Being an economically disadvantaged community may be an advantage when it comes to applying for funding, but Maxwell Parks and Recreations District officials said proving the community “fits that bill” has a price tag they currently can ill afford.
MPR officials and David Swartz, the board’s consultant, estimated at a public workshop last month that it would cost about $20,000 to complete an income survey, which would be necessary if the district plans to seek any kind of low-cost loan or grant funding in the future.
“Even Colusa is considered economically disadvantaged,” said MPR President Kyle Miller. “If Colusa is disadvantaged, then we know Maxwell is.”
Small communities are often left out of infrastructure improvement grants, officials said, because sample data used to establish medium household incomes by state and federal agencies is not attuned to capturing accurate data in small populations.
“Typically, its not very accurate and the medium household income in really, really high,” Swartz said, at the Aug. 13 workshop.
In 2014, the City of Colusa, for example, disputed the State Water Resource Control Board’s Division of Drinking Water’s determination that Colusa’s median income was $58,504, which the state had established in 2013, costing the city low-interest financing for a water quality project because the state mistakenly thought residents were financially better off than they actually were.
After being turned down, the city had the Rural Community Assistance Corporation (RCAC) conduct an income survey, which showed Colusa’s median household income was actually $32,714.
The state accepted the results, and established Colusa as a severely economically disadvantaged community, which opened doors to a variety of financial opportunities, officials said.
Although a large park project is not on their new Capital Improvement Plan, MPR officials have not ruled out applying for funding from Proposition 68, the Parks, Environment, and Water Bond Act of 2018, a $4 billion bond that California voters passed in June to address the inequities in outdoor opportunities and parks in low-income communities.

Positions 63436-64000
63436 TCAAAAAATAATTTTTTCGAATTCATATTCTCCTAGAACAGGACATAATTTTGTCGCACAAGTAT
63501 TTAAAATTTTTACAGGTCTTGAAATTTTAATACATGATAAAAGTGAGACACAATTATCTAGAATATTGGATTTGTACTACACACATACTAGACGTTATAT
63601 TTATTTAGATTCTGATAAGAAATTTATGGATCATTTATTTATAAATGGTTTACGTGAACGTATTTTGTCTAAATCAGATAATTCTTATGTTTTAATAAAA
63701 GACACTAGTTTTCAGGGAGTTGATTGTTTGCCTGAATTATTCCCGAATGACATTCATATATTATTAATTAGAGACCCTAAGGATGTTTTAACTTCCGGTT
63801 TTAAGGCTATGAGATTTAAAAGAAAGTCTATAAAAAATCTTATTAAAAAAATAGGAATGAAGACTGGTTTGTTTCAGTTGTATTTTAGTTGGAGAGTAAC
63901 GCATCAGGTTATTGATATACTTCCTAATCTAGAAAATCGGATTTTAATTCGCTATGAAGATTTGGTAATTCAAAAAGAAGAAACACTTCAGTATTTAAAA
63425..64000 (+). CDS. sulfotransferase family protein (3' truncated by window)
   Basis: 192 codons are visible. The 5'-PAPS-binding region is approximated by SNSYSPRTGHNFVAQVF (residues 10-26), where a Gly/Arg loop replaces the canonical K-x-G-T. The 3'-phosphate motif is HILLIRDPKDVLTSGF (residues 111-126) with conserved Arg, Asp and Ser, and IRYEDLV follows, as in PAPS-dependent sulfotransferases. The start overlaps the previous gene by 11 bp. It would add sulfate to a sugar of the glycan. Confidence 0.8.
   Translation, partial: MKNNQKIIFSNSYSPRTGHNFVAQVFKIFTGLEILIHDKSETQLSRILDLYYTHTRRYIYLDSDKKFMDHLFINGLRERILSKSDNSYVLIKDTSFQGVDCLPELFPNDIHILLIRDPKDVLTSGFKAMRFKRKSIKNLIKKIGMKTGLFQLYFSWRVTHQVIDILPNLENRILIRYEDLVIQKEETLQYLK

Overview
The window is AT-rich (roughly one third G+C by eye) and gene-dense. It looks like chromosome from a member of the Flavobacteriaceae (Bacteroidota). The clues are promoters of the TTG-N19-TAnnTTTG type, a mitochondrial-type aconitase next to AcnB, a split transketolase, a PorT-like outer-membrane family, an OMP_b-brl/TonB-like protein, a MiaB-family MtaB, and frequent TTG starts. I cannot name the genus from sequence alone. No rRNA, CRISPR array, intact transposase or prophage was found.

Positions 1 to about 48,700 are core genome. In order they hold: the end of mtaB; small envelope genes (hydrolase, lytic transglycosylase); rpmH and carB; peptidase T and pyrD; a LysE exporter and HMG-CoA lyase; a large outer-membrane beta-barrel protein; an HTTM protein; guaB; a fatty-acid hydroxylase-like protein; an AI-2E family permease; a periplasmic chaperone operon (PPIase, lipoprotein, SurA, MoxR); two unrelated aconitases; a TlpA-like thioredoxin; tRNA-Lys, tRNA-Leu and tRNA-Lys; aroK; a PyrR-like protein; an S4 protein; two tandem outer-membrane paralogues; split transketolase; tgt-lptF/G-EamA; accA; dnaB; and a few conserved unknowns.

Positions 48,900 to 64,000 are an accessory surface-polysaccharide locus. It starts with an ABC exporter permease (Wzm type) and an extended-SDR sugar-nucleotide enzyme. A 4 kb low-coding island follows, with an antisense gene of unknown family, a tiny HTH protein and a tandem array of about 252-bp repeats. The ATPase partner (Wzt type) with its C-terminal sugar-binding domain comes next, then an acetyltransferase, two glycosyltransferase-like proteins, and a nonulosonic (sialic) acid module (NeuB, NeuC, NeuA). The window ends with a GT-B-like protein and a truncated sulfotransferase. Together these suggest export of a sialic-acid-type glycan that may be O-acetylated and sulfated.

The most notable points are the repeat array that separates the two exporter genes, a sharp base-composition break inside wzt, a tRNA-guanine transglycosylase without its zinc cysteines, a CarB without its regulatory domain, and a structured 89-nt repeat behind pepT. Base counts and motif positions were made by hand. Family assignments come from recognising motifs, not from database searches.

Although outfitting a small neighborhood park is on the Capital Improvement Plan as a possible alternative to a large project, some MPR officials said they would actually prefer MPR seek Proposition 68 funding for a park similar to the LaVanche Hursh Park, in Arbuckle, which was built on railroad property from a similar bond passed in 2002, but only if the district can be brought out of deficit spending with an increase to the 1986 assessment on property of $15 per parcel.
“If you have severely disadvantaged status, first of all, there would be no such thing as a loan; it would all be grants,” Swartz said. “That, coupled with the community’s willingness to pass a Proposition 218, would really bump you up in the competitive nature of competing for those funds.”
According to Colusa County records, $1.2 million filtered into the county from Proposition 40 for a variety of projects, including $244,934 for the construction of the LaVanch Hursh Park, $115,000 for the Maxwell Little League Park, $42,533 for the Maxwell basketball program, $40,879,00 to the American Legion Hall, and the rest to a variety of other school and park projects in the county.
Although non-urgent items like a pool slide and solar panels at the pool are listed on the Capital Improvement Plan, which has not yet been prioritized and finalized, Swartz recommended at the Aug. 13 workshop that the income survey, which is on the plan, be the district’s first priority.
Swartz said if a group like RCAC performs the survey, Maxwell would likely be given severely disadvantage community status, which could dramatically change how the district proceeds with financing capital projects in the future.
“That’s my prediction,” he said.